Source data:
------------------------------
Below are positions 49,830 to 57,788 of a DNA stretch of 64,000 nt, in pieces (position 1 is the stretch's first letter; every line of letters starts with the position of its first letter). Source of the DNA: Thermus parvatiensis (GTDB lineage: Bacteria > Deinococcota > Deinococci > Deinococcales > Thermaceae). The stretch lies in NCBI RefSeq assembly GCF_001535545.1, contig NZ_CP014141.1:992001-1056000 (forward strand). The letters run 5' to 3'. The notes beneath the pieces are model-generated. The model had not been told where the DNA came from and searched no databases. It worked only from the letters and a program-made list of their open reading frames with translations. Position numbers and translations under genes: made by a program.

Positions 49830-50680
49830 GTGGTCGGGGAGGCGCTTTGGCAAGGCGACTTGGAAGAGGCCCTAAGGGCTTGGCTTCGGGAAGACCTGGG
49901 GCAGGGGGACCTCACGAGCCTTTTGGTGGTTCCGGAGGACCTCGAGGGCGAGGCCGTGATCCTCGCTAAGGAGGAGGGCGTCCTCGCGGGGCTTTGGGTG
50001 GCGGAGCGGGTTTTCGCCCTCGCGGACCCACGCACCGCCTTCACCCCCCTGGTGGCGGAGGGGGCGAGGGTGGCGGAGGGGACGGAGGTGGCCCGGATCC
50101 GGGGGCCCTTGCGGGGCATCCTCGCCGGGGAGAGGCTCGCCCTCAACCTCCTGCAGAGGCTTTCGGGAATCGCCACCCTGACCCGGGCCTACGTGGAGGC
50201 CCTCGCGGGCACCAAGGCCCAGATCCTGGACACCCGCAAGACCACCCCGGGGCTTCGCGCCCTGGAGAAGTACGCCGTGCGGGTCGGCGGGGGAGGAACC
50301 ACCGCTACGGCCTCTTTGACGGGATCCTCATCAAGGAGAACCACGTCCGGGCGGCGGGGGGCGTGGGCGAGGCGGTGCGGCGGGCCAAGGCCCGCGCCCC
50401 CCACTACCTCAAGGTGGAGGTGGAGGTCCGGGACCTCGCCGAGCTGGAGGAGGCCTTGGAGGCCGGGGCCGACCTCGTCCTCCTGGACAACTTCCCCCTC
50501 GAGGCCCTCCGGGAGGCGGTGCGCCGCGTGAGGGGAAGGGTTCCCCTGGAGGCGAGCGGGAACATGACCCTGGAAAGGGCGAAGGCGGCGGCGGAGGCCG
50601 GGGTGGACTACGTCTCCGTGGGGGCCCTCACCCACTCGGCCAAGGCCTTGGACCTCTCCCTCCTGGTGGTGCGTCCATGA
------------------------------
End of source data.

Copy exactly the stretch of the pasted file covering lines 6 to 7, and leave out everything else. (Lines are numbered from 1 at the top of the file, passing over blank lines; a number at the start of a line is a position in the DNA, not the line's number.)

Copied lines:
50101 GGGGGCCCTTGCGGGGCATCCTCGCCGGGGAGAGGCTCGCCCTCAACCTCCTGCAGAGGCTTTCGGGAATCGCCACCCTGACCCGGGCCTACGTGGAGGC
50201 CCTCGCGGGCACCAAGGCCCAGATCCTGGACACCCGCAAGACCACCCCGGGGCTTCGCGCCCTGGAGAAGTACGCCGTGCGGGTCGGCGGGGGAGGAACC